Urban Projects in Ho Chi Minh City (Saigon), Vietnam
Locations: Go Vap District, Ho Chi Minh City (Saigon), Vietnam.
Date: 12th December 2006 - 13th December 2006
Despite getting in late on a flight from Hanoi on Monday, we were up at 7am to visit the War Remnants Museum in the centre of Ho Chi Minh. The
horrors of war are graphically depicted through stark photography in an unfortunately one-sided, no-holds-barred approach. Afterwards, we made our
way to the ActionAid office in the Go Vap District of the city again in the company of Ms. Van. Here we met other members of the ActionAid staff and
discussed the 5 main themes that are being worked on in this area.
Food Security: Most of the people involved in the city project are migrant workers who have come to the city from remote villages seeking work. The
Go Vap area is a run down and therefore cheap area of the city to rent accommodation. There is also alot of industrial estates in the area where migrants
workers seek employment and live on the sites. ActionAid operate a Micro-Credit scheme here similar to that in the northern areas to allow people to set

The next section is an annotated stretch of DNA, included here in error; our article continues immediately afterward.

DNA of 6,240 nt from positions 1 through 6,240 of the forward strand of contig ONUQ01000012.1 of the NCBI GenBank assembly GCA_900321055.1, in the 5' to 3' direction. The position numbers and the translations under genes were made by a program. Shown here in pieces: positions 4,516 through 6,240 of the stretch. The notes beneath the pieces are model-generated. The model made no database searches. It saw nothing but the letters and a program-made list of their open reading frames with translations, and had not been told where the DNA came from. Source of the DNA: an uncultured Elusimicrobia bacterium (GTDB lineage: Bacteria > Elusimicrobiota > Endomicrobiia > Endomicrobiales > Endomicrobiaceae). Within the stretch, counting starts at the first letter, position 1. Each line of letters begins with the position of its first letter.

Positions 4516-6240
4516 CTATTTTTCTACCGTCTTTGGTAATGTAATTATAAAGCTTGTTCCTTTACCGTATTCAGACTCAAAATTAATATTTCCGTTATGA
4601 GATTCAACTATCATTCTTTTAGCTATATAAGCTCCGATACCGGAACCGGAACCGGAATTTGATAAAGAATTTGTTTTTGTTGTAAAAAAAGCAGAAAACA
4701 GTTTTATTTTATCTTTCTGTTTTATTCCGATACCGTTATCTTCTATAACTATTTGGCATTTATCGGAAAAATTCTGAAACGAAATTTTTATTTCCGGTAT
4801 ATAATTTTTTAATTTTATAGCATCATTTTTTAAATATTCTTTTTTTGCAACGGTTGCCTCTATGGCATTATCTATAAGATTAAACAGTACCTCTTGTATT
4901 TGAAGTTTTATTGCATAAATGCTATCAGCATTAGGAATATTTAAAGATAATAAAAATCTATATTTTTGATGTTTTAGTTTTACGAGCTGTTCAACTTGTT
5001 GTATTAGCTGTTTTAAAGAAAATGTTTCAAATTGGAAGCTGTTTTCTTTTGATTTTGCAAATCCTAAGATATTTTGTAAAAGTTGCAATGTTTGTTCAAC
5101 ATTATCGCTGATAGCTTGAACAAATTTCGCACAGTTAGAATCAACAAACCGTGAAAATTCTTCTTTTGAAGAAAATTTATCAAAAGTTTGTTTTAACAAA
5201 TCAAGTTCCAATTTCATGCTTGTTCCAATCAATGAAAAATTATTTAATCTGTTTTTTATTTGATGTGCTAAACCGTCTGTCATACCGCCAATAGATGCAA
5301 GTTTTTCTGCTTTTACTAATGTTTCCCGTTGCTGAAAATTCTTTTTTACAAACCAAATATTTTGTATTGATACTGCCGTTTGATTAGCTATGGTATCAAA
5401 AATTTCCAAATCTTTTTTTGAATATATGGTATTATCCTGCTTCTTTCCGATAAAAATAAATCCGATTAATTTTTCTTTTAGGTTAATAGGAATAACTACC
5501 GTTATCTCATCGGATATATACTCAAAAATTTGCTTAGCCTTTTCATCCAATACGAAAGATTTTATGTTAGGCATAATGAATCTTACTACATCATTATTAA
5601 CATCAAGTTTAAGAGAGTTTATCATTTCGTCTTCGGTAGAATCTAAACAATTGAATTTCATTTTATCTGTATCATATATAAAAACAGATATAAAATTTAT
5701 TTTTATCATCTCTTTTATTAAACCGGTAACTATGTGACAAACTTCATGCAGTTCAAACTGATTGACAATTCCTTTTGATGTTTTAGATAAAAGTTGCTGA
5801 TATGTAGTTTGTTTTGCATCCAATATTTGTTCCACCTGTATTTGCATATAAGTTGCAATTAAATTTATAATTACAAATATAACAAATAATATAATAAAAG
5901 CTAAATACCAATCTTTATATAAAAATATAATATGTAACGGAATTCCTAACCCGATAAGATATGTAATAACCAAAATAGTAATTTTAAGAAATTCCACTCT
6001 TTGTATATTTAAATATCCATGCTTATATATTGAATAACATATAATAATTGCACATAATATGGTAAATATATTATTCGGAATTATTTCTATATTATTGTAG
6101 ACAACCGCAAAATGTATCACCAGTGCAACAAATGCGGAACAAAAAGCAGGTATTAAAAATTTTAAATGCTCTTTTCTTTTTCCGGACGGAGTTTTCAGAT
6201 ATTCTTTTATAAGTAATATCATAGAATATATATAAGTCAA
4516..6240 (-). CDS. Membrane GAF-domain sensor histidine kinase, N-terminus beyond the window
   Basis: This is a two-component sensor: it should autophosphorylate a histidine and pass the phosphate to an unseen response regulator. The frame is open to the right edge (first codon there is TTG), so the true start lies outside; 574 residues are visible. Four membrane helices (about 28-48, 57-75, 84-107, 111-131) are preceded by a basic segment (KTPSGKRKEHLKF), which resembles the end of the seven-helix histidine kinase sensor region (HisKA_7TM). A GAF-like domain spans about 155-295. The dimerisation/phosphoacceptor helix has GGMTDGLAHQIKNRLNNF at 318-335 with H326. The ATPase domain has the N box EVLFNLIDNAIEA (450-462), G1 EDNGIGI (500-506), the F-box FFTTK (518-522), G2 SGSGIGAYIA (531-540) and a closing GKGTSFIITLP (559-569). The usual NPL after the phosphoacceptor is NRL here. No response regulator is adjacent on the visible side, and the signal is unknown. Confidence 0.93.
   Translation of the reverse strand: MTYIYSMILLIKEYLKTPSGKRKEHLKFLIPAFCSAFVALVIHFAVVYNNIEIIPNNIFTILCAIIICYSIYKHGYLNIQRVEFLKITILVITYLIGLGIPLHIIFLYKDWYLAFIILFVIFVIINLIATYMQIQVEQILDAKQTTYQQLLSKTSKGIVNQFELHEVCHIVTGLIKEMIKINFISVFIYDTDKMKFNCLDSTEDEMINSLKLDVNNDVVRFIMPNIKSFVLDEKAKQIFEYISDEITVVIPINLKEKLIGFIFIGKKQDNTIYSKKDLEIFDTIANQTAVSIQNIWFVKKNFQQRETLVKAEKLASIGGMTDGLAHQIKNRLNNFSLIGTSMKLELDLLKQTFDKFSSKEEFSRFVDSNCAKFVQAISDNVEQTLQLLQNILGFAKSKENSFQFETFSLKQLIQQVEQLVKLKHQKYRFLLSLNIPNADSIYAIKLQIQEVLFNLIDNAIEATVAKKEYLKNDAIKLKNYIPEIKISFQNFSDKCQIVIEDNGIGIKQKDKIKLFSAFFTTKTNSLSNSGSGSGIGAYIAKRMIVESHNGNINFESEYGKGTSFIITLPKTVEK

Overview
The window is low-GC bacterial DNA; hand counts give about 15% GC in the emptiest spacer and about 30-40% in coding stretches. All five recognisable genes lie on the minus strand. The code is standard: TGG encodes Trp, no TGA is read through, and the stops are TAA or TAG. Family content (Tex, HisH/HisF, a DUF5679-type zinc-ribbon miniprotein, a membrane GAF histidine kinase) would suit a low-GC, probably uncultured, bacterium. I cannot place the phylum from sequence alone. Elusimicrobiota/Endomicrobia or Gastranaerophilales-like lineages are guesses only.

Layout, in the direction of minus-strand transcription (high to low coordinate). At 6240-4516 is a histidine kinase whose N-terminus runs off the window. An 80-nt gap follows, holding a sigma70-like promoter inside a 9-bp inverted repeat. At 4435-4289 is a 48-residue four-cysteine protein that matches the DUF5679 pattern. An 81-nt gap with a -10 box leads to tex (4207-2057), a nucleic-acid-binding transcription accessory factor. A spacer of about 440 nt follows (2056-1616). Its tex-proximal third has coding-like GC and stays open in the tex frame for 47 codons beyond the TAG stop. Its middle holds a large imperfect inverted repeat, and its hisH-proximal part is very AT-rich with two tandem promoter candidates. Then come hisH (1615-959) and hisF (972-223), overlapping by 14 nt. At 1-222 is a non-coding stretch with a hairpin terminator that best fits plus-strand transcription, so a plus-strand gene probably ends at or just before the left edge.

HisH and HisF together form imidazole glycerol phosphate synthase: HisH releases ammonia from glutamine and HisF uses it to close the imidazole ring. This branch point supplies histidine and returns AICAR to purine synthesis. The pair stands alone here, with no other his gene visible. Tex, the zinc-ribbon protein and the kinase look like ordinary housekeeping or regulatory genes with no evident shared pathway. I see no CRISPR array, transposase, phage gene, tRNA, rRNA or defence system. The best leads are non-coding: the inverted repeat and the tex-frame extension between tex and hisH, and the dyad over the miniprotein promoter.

up small business selling bread, fruit or other items. They also provide training for the scheme members on how to best invest the money and make
profits. The scheme ideally gives sex workers an alternative employment and has been in operation since 2003.
Education: The education schemes in the city are mainly aimed at migrant children who are often forced to work during the day to provide money for the
family. The children who can be seen selling chewing gum, postcards or lottery tickets on the streets are often migrant children. Some also work as maids
or cleaners in cafes and restaurants. They do not work in garment factories because they do not have the skills required. The working children can attend
free evening classes in the locality. Other work under this theme includes funding improvements in local school infrastructure, scholarships for HIV affected
other disadvantaged children and the running of 4 counselling centres in local schools to advise children on various issues.
HIV/AIDS: ActionAid set up groups for sex workers to educate them on protection from HIV and provide support for medical treatment, especially
mothers - there is now a drug available which reduces the risk of transferring HIV to offspring to 30%. Other work fronts include financial support to
families for funerals resulting from AIDS deaths, provision of a milk alternative to breast-feeding for HIV negative children of HIV positive mothers,
testing for HIV and the creation of peer groups for monthly gatherings. These gatherings are also used to discuss other issues such as domestic violence,
trafficking of women and children, life skills etc.
Gender: ActionAid work with the government labour department and trade unions to protect the rights of workers, mainly women in garment factories.